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Sandy businesses offered help in fulfilling requirements

Throughout December, Sandy businesses have been getting notices from the city of Sandy and Clackamas County about recycling.

In 2008, an Oregon state mandate was passed by Metro saying businesses should be recovering 64 percent of recyclable materials from their waste. Until recently, Clackamas County has not been meeting that goal. After a study, it was found that businesses are sending into landfills 100,000 tons of materials that could be recycled.

Sandy, which was reluctant at first to do so, has finally adopted the ordinance.

The ordinance is a business recycling requirement that states businesses and organizations must recycle all types of paper and certain containers such as plastic bottles and tubs, metal containers and glass bottles and jars.

Recycle at Work, a program by Clackamas County and Metro, is aiding Sandy in its effort to fulfill the requirement. Recycle at Work’s first step was to send out the notices.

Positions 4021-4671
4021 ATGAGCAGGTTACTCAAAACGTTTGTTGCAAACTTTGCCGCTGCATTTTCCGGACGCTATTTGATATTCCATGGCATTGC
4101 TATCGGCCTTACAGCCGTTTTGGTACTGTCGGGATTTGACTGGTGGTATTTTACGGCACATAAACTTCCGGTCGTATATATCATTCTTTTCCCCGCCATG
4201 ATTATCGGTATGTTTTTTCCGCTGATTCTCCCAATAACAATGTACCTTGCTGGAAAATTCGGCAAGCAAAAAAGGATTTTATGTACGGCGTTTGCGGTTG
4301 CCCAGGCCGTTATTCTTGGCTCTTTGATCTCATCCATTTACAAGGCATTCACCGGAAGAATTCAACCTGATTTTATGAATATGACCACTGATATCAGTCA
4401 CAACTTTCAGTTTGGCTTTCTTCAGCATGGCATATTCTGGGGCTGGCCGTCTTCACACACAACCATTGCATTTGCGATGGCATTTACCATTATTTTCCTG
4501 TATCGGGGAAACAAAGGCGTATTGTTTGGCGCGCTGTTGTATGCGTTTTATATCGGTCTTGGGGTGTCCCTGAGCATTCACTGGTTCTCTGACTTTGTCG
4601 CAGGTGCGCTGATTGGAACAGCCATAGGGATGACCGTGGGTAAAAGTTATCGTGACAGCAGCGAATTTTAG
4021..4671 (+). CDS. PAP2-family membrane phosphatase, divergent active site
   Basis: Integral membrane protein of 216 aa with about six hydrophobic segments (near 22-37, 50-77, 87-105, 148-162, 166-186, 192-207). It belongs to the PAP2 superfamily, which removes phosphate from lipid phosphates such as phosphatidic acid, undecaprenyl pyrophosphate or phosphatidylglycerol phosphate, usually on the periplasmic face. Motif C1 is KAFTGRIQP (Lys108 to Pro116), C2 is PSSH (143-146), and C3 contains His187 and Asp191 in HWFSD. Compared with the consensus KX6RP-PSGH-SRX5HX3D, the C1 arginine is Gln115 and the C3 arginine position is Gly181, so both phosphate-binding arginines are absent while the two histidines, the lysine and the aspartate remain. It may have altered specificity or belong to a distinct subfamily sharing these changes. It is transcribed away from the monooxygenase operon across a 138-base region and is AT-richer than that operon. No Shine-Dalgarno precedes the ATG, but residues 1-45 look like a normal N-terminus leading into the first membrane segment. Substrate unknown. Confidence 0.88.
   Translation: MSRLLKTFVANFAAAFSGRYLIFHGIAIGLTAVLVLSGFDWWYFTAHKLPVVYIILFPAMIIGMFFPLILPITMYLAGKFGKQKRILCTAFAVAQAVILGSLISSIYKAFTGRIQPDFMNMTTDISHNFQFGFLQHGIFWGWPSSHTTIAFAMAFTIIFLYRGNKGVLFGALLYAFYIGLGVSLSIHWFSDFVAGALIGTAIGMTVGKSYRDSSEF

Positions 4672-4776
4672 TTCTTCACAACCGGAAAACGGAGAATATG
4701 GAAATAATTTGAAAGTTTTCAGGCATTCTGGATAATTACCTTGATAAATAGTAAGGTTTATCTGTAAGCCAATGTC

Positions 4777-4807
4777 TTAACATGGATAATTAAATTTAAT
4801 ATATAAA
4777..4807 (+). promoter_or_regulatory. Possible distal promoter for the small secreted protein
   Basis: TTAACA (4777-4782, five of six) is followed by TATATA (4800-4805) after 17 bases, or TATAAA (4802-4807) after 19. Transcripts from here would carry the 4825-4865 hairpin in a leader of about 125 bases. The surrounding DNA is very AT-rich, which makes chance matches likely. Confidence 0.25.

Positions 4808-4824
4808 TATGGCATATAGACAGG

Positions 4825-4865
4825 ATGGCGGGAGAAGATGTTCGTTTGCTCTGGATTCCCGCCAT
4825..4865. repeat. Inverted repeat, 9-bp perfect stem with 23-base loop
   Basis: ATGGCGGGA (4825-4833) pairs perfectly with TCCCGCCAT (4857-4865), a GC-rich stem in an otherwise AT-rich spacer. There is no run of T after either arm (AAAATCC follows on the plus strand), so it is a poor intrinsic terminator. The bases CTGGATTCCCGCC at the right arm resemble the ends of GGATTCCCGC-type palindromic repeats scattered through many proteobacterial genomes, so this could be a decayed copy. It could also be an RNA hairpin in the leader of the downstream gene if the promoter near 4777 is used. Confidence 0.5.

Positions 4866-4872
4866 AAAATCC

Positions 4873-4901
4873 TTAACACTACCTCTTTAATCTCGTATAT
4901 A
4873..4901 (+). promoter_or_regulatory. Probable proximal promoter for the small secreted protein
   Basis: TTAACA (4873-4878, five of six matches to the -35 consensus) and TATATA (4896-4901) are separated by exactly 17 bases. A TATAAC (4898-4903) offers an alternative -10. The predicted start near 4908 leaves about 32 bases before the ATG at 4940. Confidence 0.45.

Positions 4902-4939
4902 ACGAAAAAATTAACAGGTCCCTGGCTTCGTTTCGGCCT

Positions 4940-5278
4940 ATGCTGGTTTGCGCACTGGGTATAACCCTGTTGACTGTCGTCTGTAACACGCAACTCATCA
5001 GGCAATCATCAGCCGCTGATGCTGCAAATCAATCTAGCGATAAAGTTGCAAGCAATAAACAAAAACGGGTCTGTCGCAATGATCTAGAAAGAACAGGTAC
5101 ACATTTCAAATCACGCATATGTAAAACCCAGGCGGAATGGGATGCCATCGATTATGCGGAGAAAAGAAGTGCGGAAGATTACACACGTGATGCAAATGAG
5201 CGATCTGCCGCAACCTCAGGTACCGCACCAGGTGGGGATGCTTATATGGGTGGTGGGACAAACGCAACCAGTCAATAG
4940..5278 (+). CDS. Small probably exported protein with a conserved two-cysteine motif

Each notice contains an employee recycling guide and postcard that businesses should fill out and return to Recycle at Work. It poses yes or no questions such as “Does your business have signs posted educating staff what can be recycled?”

After the postcards are returned, the action starts.

Shannon Martin, a sustainability analyst for Clackamas County’s Office of Sustainability, said it’s more of a technical assistance program than an enforcement program. In its time helping businesses in other cities, Recycle at Work has had a positive experience. There have been no complaints or enforcement action of any kind, Martin said.

Once the program has assessed the needs of businesses in the community, it offers resources to get a good recycling system set up. The program offers free recycling boxes to place under desks, and full-color ready-to-print posters and training to educate employees.

Of course, businesses don’t have to wait until the program receives their cards to get assistance. There is always the option to call and set up an appointment.

“That’s what we really want,” Martin said. “For people to call us and ask for help.”